There are a few places in the world that require studying a tidal chart when planning the day’s diving, but perhaps nowhere else with as much South Pacific romantic beauty as the islands of French Polynesia. High tide brings you elbow-to-fin with sharks, dolphins, tunas and other hunters when you try “pass diving,” a signature Tahitian experience. Fly like Superman through the small inlets funneling into lagoon pools. This is shark diving at its finest: Encounter gray reef, silvertip, silky, whitetip reef, blacktip reef, milk, lemon, great hammerhead and tiger sharks.
If you’re not ready for ripping currents, fear not: Diving atolls affords you other options, including inside the lagoons or outside along the walls. Choose inside for easy dives next to Moorish idols, blue-lined snappers and other reef fish. Dive the walls when tides are at a standstill to see bigger stuff — mantas, turtles and sharks — moving at a much slower pace.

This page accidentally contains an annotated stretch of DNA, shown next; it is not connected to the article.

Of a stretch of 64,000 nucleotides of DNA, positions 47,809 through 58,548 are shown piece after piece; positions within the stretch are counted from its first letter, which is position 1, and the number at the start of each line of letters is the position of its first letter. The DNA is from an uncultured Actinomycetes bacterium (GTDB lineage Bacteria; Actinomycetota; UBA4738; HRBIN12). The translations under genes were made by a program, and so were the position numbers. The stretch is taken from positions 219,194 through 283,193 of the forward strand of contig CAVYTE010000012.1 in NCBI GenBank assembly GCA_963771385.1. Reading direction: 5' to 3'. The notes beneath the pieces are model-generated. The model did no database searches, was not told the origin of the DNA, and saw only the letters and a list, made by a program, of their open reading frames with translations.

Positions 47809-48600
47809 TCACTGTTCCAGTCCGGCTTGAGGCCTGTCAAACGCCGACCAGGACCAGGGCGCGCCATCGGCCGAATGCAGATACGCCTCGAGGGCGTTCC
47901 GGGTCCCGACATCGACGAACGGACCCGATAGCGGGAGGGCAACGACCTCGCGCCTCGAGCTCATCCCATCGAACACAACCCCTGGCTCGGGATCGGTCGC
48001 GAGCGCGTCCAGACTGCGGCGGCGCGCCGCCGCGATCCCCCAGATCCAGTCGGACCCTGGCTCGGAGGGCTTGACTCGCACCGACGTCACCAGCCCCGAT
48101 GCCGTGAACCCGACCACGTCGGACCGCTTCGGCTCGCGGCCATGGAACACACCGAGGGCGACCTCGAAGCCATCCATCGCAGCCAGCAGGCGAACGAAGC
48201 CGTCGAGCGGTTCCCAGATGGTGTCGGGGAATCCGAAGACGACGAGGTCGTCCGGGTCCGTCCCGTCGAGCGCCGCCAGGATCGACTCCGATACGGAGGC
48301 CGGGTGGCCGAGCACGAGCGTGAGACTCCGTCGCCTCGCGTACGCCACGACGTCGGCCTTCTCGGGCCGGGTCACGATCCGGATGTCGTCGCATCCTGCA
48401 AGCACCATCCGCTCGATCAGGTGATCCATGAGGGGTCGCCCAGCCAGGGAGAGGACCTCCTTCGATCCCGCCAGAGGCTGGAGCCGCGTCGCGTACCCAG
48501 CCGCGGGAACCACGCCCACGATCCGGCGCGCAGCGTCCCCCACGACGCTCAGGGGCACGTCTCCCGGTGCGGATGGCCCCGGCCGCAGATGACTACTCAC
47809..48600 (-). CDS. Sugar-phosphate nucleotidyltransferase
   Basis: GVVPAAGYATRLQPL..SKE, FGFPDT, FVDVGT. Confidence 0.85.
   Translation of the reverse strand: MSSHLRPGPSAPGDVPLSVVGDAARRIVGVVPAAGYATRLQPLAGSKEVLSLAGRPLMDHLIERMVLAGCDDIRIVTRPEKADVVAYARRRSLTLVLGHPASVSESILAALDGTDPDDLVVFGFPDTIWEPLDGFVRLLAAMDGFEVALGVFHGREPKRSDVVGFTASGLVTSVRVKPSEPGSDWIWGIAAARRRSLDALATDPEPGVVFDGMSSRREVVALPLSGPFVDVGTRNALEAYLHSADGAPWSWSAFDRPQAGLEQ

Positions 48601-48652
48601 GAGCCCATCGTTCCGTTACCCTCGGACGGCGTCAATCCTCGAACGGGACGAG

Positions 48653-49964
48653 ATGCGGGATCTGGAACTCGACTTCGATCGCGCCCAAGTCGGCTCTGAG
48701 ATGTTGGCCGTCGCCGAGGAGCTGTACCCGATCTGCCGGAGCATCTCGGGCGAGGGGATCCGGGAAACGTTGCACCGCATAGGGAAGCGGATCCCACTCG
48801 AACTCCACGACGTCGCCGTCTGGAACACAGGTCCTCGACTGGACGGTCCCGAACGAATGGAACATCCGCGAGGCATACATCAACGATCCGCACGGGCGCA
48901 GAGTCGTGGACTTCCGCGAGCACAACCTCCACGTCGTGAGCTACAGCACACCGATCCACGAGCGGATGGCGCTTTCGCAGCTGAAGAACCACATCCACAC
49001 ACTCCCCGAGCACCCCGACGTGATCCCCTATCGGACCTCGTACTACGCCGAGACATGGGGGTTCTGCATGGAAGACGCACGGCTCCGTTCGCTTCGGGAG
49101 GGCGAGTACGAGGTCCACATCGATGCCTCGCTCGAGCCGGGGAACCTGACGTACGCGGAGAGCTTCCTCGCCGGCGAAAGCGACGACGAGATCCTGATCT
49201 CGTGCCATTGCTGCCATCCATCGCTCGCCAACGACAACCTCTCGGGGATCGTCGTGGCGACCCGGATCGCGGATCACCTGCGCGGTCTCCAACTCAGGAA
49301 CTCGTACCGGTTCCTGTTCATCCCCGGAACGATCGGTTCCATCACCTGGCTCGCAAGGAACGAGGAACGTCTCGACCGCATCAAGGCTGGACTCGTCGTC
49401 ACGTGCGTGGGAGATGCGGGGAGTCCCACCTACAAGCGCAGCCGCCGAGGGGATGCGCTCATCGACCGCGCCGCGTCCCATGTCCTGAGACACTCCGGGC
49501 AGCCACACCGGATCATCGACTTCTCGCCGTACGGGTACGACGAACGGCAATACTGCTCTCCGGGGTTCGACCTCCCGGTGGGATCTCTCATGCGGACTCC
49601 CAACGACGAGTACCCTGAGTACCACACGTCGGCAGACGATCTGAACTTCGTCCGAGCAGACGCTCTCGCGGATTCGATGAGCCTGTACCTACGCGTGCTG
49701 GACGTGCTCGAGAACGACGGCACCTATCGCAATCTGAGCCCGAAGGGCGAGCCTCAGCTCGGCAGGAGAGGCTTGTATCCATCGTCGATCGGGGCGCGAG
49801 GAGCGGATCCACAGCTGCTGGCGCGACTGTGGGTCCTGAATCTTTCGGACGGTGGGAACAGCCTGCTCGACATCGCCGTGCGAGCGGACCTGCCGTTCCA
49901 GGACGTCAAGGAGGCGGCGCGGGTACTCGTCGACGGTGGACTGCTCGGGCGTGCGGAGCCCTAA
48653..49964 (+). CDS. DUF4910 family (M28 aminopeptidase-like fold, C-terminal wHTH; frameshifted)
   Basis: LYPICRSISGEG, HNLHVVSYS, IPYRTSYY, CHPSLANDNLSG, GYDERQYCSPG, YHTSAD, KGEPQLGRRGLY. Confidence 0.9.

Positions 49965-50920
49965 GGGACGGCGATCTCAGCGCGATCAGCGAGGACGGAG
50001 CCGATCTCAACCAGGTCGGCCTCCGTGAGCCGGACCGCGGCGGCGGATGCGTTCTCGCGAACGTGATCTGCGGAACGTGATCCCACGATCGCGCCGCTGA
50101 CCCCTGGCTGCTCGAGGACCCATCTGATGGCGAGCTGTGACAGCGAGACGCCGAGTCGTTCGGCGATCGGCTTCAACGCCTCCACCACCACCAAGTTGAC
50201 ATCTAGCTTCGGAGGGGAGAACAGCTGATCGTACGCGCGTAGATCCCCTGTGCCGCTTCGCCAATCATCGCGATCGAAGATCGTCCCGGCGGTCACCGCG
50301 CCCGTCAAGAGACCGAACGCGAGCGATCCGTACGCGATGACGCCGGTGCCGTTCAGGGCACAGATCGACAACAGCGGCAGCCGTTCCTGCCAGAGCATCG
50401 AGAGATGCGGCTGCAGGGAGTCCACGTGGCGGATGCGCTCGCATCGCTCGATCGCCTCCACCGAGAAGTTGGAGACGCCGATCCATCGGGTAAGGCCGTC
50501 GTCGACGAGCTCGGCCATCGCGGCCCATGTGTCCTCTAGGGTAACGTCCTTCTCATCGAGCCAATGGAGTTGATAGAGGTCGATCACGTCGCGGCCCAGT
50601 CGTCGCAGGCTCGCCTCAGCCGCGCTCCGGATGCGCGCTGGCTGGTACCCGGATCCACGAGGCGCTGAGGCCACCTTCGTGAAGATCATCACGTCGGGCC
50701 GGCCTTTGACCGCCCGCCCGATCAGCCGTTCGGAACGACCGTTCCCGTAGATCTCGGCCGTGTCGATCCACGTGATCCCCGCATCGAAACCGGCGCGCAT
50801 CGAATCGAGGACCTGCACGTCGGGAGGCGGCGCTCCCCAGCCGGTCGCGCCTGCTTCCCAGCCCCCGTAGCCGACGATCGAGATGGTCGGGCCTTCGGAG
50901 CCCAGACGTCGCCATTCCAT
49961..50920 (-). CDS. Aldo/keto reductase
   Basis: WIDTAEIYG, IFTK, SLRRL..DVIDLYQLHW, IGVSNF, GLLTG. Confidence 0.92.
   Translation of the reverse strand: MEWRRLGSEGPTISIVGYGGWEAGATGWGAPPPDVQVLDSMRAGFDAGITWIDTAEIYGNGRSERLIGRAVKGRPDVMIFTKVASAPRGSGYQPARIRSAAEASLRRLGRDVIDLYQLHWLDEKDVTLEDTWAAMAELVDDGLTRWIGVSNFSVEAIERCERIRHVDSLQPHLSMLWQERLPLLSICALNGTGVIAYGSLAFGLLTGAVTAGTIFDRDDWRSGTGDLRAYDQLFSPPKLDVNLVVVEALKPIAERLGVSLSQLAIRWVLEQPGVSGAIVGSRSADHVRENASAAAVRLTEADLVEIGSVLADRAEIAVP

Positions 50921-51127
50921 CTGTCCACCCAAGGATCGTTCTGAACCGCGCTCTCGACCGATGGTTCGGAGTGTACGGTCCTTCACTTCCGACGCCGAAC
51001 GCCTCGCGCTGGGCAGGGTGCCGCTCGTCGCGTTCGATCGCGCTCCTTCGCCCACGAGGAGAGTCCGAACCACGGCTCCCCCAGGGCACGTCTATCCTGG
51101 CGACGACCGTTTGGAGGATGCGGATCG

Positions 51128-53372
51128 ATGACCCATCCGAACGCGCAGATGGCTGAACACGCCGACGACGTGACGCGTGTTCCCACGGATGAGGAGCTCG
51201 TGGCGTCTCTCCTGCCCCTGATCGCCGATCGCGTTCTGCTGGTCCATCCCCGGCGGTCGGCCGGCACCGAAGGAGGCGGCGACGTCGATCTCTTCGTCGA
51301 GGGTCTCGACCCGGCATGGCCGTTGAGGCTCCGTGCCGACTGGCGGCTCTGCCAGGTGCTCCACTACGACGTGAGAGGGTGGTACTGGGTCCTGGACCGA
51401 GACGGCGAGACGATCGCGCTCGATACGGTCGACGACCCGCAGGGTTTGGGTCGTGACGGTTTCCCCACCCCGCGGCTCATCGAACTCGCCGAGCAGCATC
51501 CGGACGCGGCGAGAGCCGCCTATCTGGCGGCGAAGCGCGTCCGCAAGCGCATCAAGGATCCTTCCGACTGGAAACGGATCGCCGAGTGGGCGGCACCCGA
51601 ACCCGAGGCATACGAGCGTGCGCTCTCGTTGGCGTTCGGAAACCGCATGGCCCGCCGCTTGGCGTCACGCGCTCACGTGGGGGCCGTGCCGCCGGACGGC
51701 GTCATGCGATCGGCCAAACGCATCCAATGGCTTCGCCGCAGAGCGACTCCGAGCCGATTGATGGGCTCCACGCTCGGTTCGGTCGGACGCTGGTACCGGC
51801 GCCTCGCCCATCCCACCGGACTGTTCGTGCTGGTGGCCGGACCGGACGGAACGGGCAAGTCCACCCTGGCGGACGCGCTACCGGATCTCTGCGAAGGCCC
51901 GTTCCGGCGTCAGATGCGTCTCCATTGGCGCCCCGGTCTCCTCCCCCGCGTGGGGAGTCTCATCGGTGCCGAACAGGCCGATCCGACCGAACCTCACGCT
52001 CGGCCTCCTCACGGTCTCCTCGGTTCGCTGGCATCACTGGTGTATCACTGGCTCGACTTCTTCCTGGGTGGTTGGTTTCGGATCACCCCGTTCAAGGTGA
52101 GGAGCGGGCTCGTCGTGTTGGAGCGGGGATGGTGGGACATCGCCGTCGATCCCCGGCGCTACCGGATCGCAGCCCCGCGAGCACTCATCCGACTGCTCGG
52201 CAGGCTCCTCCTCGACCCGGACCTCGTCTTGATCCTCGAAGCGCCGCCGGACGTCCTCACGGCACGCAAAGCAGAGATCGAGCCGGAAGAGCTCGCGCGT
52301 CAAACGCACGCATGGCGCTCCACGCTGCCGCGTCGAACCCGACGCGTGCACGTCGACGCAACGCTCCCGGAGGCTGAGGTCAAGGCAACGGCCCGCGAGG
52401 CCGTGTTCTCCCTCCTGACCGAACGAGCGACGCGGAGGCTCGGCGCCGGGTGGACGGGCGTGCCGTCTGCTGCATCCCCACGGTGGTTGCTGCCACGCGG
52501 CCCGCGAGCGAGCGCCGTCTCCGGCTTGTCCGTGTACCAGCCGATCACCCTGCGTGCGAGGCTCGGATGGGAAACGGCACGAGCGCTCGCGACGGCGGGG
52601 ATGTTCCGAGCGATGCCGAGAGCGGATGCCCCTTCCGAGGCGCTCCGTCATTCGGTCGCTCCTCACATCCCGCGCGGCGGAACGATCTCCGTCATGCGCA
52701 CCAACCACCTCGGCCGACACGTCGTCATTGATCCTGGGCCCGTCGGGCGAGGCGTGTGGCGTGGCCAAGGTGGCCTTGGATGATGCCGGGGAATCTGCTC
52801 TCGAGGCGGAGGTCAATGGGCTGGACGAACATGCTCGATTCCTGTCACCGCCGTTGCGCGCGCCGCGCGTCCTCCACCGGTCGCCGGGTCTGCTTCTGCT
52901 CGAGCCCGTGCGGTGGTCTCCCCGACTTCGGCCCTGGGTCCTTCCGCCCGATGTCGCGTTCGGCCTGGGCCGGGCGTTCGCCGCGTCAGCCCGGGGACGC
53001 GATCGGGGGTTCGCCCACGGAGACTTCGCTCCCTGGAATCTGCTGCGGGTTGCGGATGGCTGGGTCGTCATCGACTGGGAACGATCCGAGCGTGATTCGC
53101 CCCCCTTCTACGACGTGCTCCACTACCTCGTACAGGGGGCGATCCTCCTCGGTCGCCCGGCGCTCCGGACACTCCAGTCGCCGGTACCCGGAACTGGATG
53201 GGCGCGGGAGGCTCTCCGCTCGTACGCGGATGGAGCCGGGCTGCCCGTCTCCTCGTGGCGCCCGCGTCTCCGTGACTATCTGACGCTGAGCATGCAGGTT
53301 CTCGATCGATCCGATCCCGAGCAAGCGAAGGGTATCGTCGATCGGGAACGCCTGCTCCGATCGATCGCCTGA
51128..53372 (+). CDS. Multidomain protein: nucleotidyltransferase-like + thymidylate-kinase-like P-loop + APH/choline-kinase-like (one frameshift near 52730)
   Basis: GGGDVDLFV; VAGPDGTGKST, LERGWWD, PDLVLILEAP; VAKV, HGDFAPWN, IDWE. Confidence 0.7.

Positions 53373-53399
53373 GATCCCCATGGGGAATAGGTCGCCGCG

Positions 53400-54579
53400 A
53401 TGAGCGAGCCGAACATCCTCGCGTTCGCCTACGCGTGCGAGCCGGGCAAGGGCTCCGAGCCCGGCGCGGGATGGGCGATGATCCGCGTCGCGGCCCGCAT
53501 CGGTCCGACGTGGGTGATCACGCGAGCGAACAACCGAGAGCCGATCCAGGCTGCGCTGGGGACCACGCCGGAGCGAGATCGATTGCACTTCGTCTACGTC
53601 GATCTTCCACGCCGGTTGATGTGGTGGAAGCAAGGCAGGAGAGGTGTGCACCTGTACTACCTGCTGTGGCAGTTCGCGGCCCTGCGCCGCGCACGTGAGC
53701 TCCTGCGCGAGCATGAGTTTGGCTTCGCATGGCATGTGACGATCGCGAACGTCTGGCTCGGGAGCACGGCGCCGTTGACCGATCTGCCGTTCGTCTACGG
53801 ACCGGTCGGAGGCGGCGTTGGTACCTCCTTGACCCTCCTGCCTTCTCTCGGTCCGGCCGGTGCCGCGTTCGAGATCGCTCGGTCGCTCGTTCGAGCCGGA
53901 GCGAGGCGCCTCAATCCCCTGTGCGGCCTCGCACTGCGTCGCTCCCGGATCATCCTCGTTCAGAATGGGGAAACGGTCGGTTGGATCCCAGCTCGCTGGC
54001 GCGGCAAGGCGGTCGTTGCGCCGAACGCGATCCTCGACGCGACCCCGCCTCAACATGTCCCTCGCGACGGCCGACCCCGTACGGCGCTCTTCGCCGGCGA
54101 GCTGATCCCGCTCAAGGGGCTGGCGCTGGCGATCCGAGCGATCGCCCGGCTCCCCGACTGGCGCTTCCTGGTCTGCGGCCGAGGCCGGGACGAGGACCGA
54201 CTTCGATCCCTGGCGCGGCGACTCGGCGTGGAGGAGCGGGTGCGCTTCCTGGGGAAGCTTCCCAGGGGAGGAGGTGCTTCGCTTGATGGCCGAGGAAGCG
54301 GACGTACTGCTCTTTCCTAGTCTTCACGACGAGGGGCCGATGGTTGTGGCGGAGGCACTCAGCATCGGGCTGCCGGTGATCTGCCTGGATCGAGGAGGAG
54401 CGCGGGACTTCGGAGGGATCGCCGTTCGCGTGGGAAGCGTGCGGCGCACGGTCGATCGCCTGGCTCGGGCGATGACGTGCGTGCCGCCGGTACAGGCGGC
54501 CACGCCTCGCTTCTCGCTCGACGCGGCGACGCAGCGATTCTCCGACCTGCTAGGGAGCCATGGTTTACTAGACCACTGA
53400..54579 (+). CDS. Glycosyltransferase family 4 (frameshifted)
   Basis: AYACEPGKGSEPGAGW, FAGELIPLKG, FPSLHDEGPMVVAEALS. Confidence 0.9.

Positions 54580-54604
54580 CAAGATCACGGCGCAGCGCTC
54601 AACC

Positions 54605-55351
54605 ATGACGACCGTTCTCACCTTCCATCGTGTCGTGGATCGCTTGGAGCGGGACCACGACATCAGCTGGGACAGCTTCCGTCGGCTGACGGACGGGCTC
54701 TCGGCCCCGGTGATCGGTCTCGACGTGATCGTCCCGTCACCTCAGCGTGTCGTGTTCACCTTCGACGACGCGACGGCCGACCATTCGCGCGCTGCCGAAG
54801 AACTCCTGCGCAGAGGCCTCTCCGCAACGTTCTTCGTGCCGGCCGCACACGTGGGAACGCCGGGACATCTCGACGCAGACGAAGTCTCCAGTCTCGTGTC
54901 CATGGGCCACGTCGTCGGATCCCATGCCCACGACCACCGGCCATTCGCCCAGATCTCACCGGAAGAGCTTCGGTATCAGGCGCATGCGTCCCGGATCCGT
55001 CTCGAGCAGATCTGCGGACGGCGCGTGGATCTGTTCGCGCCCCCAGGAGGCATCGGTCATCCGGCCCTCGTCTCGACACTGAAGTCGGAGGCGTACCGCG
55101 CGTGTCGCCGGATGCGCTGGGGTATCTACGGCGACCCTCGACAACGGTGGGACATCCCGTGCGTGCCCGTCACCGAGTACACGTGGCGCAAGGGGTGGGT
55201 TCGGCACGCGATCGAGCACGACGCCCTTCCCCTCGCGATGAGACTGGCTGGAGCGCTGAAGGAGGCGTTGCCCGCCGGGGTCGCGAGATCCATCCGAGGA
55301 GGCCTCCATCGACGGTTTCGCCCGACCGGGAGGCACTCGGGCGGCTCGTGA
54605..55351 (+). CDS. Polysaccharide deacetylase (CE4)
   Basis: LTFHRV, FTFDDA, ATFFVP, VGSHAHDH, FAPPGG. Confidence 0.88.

When deciding where to visit among French Polynesia’s 118 islands, know that they’re divided into five archipelago groups. The Society Islands — including Tahiti, Bora Bora, Raiatea, Moorea and Huahine — are popular among divers, as are the Tuamotu islands of Rangiroa, Tikehau, Manihi and Fakarava.
With the exception of cosmopolitan capital city Papeete, most of French Polynesia is a series of quiet, postcard-perfect islands. Honeymooners target these South Pacific gems for the escapism, as well as the posh over-water bungalows. It’s not an easily forgettable destination, with its melodic music, storytelling dances and sweet-as-plumeria breezes.
Learn to paddle a va’a, or outrigger kayak, with a Tahiti Expeditions day tour at Cook’s Bay on Moorea. Guides share the cultural significance of these boats, plus the secrets of staying upright. If you’re up for it, race the locals in this timeless sport. Bonus: Stand-up paddle boarders can translate these lessons into stronger, more-efficient strokes back home.